California’s full-service restaurants, beginning Jan. 1, will be barred from automatically providing single-use plastic straws and eateries in the state with kids’ meals will be required to make water or milk the default beverage.
California Gov. Jerry Brown signed both laws Thursday in Sacramento, Calif., making it the first state with straw restrictions. Neither bill completely bans straws or sweetened drinks.
“Plastic has helped advance innovation in our society, but our infatuation with single-use convenience has led to disastrous consequences,” Brown said in a statement accompanying the straw law.
“It is a very small step to make a customer who wants a plastic straw ask for it,” the governor said.
“And it might make them pause and think again about an alternative. But one thing is clear, we must find ways to reduce and eventually eliminate single-use plastic products.”
The California straw law, Assembly Bill 1884, allows violators to be fined, with a limit of $300 annually. Restaurants will be allowed two warnings before being fined, and the law is limited to sit-down operations where customers are waited upon. Health inspectors will enforce the law.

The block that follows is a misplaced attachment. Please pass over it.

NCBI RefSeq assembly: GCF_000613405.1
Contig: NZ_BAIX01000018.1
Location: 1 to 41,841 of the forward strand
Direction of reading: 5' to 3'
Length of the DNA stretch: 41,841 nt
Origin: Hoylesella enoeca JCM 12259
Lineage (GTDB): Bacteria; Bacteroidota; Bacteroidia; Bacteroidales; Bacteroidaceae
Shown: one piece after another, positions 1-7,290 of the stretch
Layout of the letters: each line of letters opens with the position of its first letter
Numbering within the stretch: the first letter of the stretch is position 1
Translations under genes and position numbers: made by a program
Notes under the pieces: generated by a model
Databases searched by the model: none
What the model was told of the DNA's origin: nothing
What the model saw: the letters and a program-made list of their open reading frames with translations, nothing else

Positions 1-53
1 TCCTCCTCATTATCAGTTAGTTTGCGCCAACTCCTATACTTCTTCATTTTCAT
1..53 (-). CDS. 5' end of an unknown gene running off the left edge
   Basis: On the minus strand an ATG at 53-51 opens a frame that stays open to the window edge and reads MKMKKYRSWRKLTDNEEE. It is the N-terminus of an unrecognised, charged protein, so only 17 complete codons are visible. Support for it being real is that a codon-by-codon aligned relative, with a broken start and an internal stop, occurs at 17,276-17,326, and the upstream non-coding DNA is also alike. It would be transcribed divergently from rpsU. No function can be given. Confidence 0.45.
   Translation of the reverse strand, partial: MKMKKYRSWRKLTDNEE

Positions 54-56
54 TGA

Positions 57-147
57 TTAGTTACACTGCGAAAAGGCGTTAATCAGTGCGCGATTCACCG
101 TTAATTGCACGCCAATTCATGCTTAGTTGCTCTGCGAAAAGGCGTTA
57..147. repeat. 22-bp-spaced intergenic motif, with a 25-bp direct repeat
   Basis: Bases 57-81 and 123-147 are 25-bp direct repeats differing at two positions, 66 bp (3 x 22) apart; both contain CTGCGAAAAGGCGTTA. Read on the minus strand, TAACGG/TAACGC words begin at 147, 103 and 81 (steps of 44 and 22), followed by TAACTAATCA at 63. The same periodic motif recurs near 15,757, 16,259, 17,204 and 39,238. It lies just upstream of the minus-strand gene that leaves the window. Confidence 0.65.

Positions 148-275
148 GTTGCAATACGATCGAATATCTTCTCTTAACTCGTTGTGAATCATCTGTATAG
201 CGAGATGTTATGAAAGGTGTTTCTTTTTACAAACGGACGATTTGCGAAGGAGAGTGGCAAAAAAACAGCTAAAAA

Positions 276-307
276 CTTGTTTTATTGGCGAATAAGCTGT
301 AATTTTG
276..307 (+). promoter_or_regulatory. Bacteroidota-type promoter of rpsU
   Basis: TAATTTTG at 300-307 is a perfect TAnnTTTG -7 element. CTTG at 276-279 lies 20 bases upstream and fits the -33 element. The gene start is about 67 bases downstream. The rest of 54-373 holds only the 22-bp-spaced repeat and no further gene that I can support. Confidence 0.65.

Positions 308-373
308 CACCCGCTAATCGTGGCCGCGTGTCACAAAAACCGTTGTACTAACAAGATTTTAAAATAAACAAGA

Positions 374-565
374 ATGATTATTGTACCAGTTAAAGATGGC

Sharokina Shams, vice president of public affairs for the California Restaurant Association, said the group did not oppose the straw restrictions.
“We appreciate that the bill’s author worked to try to balance environmental concerns against other factors, like the need to continue to allow consumers a choice,” Shams said in an email. “It’s important to note that the bill does allow consumers to maintain a choice. If they’d like a straw, they can ask for one.”
Brown also on Thursday signed Senate Bill 1192, which requires both quick-service and full-service restaurants that sell kids’ meals that include a beverage to make the default offering water, unflavored milk or a nondairy milk alternative.
Restaurants can still serve soda, juice or other beverages if requested by customers. The goal is to address obesity and resulting illnesses by cutting back on the number of sugary drinks kids consume.
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